Especially when you have patients who are on a lot of medications that you maybe can't tinker with or mess with. You can't say like, "Okay, well, let's just stop all your medications because we want your saliva to come back." I feel like that's one of the hardest things that I deal with. It's trying to decide, is it the medication and how do we treat this? Some patients will say, "Well, I've been on this medication for 15 years, and now I'm having dry mouth. It's probably not the medication, right?"

[Dr. Abhishek Nagaraj]
It's tough. Navigating that is hard. Two lines of treatment. One is obviously symptomatic. How do we get people to feel better and manage their symptoms? That would be palliative. Things like ACT lozenges, Biotène lozenges, mouthwash, generally these mouthwashes have xylitol in them and they also have some sodium monophosphate, I want to say, and then sodium benzoates that make it generally easier for them to swish and make it really foamy for patients. That would be palliative.

[Dr. Anushka Gaglani]
Those sugar-free gums, candies, avoiding salty, spicy, dry, sticky, sugary foods because obviously, with less saliva as a buffer, they're more prone to the caries. Avoiding irritants like alcohol,-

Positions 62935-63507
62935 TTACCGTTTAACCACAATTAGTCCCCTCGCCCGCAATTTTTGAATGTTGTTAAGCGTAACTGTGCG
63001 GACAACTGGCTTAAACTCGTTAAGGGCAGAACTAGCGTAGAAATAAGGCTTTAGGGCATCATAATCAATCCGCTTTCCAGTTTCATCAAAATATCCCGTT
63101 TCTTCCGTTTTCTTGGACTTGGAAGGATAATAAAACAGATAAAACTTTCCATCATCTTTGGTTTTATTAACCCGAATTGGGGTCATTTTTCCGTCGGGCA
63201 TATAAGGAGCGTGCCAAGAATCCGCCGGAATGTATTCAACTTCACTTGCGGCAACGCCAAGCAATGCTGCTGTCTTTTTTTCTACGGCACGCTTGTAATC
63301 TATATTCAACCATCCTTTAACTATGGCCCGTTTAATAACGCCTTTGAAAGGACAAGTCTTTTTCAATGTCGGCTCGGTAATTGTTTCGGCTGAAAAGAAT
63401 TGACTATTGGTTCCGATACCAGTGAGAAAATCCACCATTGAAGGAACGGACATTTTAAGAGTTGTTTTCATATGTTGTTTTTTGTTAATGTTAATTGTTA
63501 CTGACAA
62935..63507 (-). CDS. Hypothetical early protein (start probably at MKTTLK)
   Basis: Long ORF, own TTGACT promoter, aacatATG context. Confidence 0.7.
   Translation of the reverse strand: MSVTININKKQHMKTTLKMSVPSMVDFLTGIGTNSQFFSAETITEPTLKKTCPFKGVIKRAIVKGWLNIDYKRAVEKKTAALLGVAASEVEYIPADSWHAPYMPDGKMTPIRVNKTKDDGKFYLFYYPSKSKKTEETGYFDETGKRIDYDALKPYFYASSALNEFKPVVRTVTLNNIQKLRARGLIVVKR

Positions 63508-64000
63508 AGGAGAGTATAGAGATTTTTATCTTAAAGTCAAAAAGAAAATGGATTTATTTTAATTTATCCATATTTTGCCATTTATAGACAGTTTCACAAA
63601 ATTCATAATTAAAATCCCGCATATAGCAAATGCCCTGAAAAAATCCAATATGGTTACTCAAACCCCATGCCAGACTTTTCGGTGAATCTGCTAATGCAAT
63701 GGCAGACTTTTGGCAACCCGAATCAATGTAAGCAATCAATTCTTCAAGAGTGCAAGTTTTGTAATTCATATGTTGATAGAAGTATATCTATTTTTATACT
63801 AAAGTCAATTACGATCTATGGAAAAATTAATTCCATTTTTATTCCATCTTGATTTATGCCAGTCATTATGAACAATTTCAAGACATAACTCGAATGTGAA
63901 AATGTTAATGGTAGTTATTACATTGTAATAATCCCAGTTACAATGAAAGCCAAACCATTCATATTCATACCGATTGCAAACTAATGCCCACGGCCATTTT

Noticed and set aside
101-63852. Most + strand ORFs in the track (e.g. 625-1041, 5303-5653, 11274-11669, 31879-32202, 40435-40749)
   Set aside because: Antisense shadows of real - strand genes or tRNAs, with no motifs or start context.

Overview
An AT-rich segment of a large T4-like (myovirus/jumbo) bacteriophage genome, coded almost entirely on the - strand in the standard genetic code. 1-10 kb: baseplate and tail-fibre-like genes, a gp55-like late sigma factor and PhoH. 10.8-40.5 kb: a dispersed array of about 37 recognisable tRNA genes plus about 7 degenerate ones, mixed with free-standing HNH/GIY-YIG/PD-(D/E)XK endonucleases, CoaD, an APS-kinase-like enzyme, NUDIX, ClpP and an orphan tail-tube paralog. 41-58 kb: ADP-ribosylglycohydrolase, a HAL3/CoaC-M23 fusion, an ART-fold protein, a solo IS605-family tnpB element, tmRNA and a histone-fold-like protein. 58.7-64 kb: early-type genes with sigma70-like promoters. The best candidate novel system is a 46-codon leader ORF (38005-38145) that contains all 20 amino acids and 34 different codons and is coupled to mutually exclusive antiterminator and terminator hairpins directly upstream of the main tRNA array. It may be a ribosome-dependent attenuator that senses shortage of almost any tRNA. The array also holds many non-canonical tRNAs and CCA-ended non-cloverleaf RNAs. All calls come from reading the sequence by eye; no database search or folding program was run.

[Dr. Abhishek Nagaraj]

[Dr. Anushka Gaglani]
-mouth rinses, tobacco, caffeine. Those are going to be more on the palliative side. Then, of course, there's the medication side.

[Dr. Abhishek Nagaraj]
On the medication side, inducing saliva because obviously, a lot of these patients who suffer from xerostomia have anticholinergic drugs that are interacting with their acetylcholine receptors. We want to get acetylcholine inducers like pilocarpine. Pilocarpine, cevimeline is another one that's being—

[Dr. Anushka Gaglani]

[Dr. Abhishek Nagaraj]
Hydrochloride that's being used to induce some salivary flow. Sugar-free lozenges, obviously, is a common go-to for most patients, but those are the more extreme cases, and especially people with sugar-induced disease or autoimmune conditions.

Dental Needs of the Xerostomia Patient

Cavities more easily develop in a mouth with less saliva, so xerostomia patients need strategies to aggressively fight tooth decay. These strategies include cleanings, dental hygiene, and fluoride treatment. Ensuring patients have a general dentist that they see routinely is essential. Patients with xerostomia need cleanings four times yearly. From a personal hygiene standpoint, patients should brush their teeth at least two (ideally three) times a day and floss four to five times weekly. One helpful adjunct to this hygiene strategy is fluorination treatments to increase tooth strength. Prescription-strength gels and toothpastes (such as Prevident 5000) contain the level of fluoride needed for best results.

[Dr. Ashley Agan]